I hadn't, but I didn't want to have a mother-daughter spat before she'd even agreed to the arrangement.
    “What else happened this week?”
    “Something good must've happened?”
    I didn't want to admit to finally visiting my mother's grave. I imagined Therapist's son lay beside my mother, even though my mother is buried in Jersey and wasn't a Jew. I wondered if they were watching us, cheering us on, hoping we could love one another without scavenging.
    Therapist gave me her hopeful eyes, the eyes of a mother with a son at home playing video games, not of a mother with a son buried in Chatham Square.
    My mother never looked at me with hopeful eyes. For three months I left work at 2pm, caught the M7 to St. Vincent's and sat with her, waiting for a nurse or a doctor to relieve us from one another. “I like your lipstick,” she'd say. “But your skirt is too high-waisted.” Or, “Let me see your shoes.” And then, “Jesus and Mary, they are so dowdy, so prehistoric.”
    I went to see my mother everyday until she died. We had nothing in common, but I knew that no one else would ever notice my shoes.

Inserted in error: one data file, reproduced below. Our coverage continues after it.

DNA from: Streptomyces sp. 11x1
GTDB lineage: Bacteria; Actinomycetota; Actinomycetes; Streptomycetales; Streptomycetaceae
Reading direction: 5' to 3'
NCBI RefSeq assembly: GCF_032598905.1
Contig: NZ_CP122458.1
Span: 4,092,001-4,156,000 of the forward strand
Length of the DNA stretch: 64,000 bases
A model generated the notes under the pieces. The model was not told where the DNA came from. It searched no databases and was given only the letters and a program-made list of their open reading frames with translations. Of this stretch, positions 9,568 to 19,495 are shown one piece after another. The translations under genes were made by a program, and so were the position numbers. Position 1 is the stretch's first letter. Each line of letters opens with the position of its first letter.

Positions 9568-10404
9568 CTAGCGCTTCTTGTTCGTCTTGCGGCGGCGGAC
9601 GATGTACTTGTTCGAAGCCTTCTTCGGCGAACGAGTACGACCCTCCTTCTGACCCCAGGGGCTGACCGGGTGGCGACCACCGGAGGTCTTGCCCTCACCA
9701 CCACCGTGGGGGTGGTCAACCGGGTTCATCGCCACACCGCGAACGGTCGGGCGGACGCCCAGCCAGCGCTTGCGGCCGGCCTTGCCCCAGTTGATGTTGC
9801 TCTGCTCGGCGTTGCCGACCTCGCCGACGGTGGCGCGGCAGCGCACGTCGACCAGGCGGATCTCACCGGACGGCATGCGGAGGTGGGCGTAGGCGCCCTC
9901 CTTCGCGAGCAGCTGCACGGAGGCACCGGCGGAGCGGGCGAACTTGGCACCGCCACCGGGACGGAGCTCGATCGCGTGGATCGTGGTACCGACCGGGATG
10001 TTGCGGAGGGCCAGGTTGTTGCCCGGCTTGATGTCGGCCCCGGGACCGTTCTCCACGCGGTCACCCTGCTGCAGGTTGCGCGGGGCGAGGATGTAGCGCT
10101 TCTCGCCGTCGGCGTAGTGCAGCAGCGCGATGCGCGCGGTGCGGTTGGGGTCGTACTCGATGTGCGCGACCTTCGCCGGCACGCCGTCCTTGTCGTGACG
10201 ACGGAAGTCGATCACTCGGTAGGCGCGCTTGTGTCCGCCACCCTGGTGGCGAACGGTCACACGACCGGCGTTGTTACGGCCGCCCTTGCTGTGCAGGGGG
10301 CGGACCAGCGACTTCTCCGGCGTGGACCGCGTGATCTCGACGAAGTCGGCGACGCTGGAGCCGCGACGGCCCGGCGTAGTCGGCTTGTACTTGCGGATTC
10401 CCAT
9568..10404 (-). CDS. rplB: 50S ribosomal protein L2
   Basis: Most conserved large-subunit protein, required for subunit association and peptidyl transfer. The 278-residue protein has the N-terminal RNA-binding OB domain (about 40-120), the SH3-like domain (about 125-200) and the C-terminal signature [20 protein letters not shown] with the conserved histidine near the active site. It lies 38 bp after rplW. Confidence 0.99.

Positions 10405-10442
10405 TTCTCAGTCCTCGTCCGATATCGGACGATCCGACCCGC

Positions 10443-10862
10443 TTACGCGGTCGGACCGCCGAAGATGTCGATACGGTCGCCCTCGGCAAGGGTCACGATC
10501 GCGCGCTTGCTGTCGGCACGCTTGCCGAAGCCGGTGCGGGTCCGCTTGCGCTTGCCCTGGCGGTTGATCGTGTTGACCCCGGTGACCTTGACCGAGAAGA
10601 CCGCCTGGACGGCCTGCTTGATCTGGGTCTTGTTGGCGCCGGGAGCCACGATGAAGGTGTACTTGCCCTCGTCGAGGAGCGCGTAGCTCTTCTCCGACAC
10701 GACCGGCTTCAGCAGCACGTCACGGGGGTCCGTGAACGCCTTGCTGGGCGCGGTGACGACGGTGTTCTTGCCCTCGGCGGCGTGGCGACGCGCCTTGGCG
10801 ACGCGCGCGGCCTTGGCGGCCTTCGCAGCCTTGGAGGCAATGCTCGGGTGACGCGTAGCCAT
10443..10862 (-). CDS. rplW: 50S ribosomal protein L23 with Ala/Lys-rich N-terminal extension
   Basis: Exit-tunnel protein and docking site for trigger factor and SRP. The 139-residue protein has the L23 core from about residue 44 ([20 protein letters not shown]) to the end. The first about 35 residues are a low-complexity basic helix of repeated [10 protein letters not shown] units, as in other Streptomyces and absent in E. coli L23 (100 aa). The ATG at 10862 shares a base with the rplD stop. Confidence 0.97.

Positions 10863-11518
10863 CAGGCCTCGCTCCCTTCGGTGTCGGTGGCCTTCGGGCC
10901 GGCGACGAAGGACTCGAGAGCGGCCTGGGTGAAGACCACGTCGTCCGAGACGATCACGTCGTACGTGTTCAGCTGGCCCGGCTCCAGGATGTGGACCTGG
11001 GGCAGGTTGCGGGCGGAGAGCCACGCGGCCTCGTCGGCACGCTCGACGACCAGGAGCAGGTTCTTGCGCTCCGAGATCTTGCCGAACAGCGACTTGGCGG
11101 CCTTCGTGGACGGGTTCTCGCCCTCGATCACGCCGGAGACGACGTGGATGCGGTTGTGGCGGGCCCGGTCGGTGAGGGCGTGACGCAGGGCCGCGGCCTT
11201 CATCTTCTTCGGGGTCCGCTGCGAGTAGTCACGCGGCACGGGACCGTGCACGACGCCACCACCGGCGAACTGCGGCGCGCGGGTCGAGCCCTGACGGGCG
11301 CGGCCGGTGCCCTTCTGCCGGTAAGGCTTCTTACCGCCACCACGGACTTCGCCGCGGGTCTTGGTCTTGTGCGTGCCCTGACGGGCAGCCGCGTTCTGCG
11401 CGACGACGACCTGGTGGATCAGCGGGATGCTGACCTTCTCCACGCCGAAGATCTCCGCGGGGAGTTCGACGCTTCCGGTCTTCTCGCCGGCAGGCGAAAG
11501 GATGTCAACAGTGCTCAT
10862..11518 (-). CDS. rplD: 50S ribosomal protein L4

Therapist always checked her watch in the first fifteen minutes of session. I hated when she did this but understood that she was a busy woman. I wished it were Sunday, a day when our time could be measured between meals and laughs instead of minutes in one hour. I should've asked her right then if she'd even wanted a daughter.
    “How about you read another issue, Claire.”
    I thought talking about Lenny would make her see I was desirable, at least to someone.
    Problem # 17 Lenny came over to my apartment. He said he was lonely, missed my mother and that seeing me makes him feel better. We talked for a stitch and then had sex on the kitchen floor. Afterwards I made him egg whites and corned beef hash while he read me the subway schedule in a British accent.

    “This is the fifth time you've let him have you like that on the floor and then fed him.”
    “Third time,” I said, quietly. “And I don't always feed him.”
    “You must love him. Why would a woman lay on her back on cold linoleum for a man whom she does not love with all of her heart?”
    “Wood, I have wood floors.”
    Therapist looked down at her notebook.